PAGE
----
Friday, 11 August 2017

Creative Pulse - Week 7 - Self-editing

By Debbie Young
Images courtesy of JD Lewis

No matter which genre you write in, cultivating a habit of effective self-editing will make your books better and boost your confidence as a writer. As an author myself, I know that’s been true for me, and I’d like to help you gain the same benefits by explaining how and when to self-edit – and when it’s time to stop and hand over to a professional.


There are three main kinds of editing:

Developmental or structural editing: addressing your book’s shape and form, looking at story rather than style
Line editing: refining your story sentence by sentence, to make the language as precise and expressive as possible
Copy editing or proofreading: checking for technical correctness of the language e.g. spelling and grammar

Professional editors provide all of these services, and self-editing includes them all too. 


"But wait!” I hear you cry. “Isn’t it received wisdom that you can’t edit your own work because you’re too close to it?”

Sorry, I’m not letting you off the hook that easily. Even with a bottomless budget, you should still edit your own ms to the best of your ability before submitting it to your chosen professional editor for a final polish. Why?

To learn and grow as an author – if you let someone else tidy up  your mistakes, you won’t learn to stop making them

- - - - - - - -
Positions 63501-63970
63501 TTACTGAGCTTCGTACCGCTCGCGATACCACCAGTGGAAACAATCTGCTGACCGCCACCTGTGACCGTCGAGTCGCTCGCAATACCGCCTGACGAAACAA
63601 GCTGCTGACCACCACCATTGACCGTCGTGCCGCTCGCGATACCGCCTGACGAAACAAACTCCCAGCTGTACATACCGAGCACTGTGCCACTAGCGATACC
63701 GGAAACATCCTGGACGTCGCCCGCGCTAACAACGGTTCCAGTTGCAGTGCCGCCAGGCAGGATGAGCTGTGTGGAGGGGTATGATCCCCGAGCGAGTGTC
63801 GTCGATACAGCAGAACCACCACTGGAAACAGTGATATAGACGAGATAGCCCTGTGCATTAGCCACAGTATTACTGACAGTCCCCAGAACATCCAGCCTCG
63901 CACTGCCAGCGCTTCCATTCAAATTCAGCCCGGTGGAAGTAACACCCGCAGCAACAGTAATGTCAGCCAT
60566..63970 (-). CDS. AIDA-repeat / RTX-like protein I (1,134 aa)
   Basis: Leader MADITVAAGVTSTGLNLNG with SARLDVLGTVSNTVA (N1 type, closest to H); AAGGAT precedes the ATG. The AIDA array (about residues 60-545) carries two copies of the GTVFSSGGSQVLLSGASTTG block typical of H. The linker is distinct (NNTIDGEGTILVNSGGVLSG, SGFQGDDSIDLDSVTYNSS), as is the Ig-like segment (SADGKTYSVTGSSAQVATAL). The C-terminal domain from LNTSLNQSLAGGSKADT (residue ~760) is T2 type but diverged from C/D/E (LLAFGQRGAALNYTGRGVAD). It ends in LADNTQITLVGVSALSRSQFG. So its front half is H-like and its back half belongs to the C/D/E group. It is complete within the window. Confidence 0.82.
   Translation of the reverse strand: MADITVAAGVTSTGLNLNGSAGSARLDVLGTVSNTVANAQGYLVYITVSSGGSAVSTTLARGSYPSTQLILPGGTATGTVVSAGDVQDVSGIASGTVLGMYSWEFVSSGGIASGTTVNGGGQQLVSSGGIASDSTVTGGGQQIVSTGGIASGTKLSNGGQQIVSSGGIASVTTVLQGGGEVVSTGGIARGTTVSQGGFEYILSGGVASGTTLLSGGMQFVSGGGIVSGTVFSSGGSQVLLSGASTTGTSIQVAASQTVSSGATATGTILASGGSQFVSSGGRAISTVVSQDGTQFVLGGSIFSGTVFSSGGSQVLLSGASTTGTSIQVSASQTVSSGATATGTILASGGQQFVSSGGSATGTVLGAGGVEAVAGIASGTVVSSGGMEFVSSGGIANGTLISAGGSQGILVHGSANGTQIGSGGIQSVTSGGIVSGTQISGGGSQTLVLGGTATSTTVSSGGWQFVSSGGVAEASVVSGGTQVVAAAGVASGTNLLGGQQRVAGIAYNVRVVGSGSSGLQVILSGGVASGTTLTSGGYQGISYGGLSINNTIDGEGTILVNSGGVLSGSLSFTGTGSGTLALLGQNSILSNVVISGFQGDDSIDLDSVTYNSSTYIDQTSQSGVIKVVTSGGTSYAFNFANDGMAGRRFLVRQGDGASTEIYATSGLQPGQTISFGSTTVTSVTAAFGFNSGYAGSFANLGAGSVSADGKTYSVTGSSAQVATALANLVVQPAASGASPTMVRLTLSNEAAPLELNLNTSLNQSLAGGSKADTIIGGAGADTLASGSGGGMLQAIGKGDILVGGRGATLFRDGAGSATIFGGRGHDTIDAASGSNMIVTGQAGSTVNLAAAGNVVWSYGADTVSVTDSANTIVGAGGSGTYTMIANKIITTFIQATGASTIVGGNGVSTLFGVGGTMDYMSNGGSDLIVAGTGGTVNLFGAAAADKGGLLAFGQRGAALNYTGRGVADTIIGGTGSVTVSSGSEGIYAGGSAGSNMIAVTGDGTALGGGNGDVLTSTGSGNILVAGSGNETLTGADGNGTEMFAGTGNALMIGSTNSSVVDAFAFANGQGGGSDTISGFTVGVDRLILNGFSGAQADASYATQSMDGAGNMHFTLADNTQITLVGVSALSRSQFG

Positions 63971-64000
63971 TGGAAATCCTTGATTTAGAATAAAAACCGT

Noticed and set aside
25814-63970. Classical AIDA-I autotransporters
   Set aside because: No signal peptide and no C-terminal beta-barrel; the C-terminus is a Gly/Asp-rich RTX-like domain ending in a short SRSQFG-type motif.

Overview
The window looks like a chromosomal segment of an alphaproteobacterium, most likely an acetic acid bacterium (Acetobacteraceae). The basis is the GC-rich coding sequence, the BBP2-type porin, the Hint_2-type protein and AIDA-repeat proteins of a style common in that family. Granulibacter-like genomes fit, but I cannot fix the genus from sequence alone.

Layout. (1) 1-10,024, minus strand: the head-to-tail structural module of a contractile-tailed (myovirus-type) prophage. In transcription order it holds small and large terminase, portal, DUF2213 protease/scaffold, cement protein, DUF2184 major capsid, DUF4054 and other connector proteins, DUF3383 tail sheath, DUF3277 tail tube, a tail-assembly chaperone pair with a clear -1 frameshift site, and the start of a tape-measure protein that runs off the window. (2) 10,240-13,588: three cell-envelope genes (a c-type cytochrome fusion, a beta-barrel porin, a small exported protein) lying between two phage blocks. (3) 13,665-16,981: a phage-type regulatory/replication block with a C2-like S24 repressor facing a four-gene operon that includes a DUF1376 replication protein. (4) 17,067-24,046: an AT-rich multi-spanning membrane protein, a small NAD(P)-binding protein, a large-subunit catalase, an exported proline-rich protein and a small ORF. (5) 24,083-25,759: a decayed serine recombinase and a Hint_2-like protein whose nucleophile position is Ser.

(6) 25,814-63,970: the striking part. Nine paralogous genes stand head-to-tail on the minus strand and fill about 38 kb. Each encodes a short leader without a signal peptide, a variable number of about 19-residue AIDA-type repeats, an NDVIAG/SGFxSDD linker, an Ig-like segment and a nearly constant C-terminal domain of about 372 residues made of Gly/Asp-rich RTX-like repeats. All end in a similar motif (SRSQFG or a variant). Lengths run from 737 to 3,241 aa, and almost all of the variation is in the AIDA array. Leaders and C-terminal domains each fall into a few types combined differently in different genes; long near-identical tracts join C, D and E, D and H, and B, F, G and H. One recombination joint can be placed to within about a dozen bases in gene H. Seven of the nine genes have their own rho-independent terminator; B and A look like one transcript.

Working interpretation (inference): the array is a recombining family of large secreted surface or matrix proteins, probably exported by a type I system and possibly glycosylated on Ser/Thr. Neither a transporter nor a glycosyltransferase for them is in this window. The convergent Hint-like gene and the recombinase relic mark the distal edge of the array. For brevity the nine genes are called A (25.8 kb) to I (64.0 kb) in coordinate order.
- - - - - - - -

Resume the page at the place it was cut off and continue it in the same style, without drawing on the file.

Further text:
To reduce the costs of a third-party edit - a good professional editor will charge less for a relatively clean script than for one riddled with errors
To build a better relationship with your editor – make him or her look forward to your mss rather than dreading them

“But I’m aiming for a contract with a trade publisher, rather than self-publishing,” you might be thinking. “They’ll provide an editor to do that for me.” 

Er, dream on. Yes, a trade publisher will provide an editor, but they’ll also be much less likely to offer a contract for a shabby script than for a polished one. You’ll still have to do much of the editing yourself, following their instructions. Surely it’s better to get it right first time, rather than being sent back your script covered in edits, like homework marked in red pen? “Must try harder” is not a pleasant message to receive at any age.


“I’ve got plenty of editing apps that will fix that stuff for me.” 

By all means run your ms through your word-processor’s spellchecker, or more sophisticated, algorithm-based apps such as Hemingway or Grammarly, but beware of their limitations. These mechanical methods will not pick up every error, nor will all their suggestions take your personal style into account. Its corrections may not be net improvements. For example, spellcheckers will accept words that are accurately spelled but wrongly used. No apps can replace the power of the human brain, or have your insight into your book’s unique concept and qualities. 

So if you want your book to be truly your own work, presented to the best of your ability, you should self-edit it thoroughly, rather than write the first draft and abdicate responsibility to all and sundry to turn it into a finished script.


Now for the good news: although self-editing is hard work and time-consuming, it’s also hugely rewarding. Many authors even prefer self-editing to writing the first draft, because this is when their story really begins to shine.  

If you’ve never done much self-editing before, you’re in for some surprises:

The number of edits you’ll make long after you thought your draft was finished (a quick check of my final draft of my latest novel yielded 350+ further tweaks)